I would not have been surprised if the sunbathers, feeling less entertained than violated, had indeed pummeled him. Or at least clasped hands over ears: ". . . there were windows in the brothel doors and I'd peek in, one young lady opened the door and said, Can I do anything for you, soldier boy? some of them did it for a loaf of bread, but Lt. Jovorka told us we'd be better off with non-professionals, it took a few chocolates, but then it was true love, I found a schoolmaster's daughter who would do it for a nice white roll, but all I had was our army bread, so she kissed my hand and in exchange I told her about the time I spent in Split guarding an old freight car filled to the brim with acrasite, which they used to blow up bridges and which looked like flypaper or a powder you buy at the pharmacy, and then I read her excerpts from the dream book, chatting with a young lady means a rash venture, frolicking with a hussy at night means beware of beguiling words, and then I told the schoolmaster's daughter in my best Polish that the young miss was pleasing to the eye and she told me that the young master was too and she hoped the shooting would soon cease. . . ."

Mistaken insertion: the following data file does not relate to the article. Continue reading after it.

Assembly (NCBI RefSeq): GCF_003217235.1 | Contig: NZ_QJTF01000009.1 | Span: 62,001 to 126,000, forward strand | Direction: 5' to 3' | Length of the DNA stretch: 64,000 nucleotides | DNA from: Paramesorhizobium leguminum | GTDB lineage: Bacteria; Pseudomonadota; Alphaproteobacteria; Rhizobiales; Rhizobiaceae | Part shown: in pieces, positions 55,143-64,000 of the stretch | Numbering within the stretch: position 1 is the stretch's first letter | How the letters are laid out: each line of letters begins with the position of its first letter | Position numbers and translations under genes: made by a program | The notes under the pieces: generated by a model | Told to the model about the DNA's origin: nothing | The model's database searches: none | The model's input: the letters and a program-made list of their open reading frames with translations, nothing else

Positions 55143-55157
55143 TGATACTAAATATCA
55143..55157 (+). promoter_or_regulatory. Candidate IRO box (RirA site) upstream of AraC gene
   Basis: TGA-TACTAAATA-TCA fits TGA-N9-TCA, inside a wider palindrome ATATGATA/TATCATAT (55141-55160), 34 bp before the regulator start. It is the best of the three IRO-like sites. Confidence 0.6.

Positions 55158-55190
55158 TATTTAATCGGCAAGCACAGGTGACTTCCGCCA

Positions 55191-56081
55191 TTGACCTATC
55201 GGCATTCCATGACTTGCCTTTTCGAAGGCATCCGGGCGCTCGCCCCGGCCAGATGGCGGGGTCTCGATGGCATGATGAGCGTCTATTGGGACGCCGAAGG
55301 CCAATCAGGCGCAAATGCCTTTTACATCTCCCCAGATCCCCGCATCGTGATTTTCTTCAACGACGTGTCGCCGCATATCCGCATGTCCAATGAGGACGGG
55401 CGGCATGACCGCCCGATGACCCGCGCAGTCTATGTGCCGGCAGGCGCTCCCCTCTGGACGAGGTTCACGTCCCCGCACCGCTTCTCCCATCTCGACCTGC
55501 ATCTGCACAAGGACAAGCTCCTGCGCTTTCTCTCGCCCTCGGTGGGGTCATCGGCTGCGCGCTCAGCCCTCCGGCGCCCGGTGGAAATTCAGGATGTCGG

My, my, he does go on.

Our scurrilous monologuist--with his nostalgia for the Hapsburg empire and his obsession with an esoteric "Batista's book on sexual hygiene"--is a reappearance of one of my favorite Hrabalian characters, mischievous Uncle Pepin, from "The Little Town Where Time Stood Still," who, like a one-man invasion force, "went to visit my brother for two weeks and stayed 30 years."

In "Dancing Lessons for the Advanced in Age," Pepin (though he is not so-named) has a howling desire to insert himself in history. His rants on the glories of the past, his intermingling of Czech history with personal fantasies, are replete with the refrain, "I wanted to be a hero." He comes off as both egomaniac and oral historian. More than occasionally, the sunbathers are strafed by anti-Semitic spewings, all in service of the narrator's comic deliberation.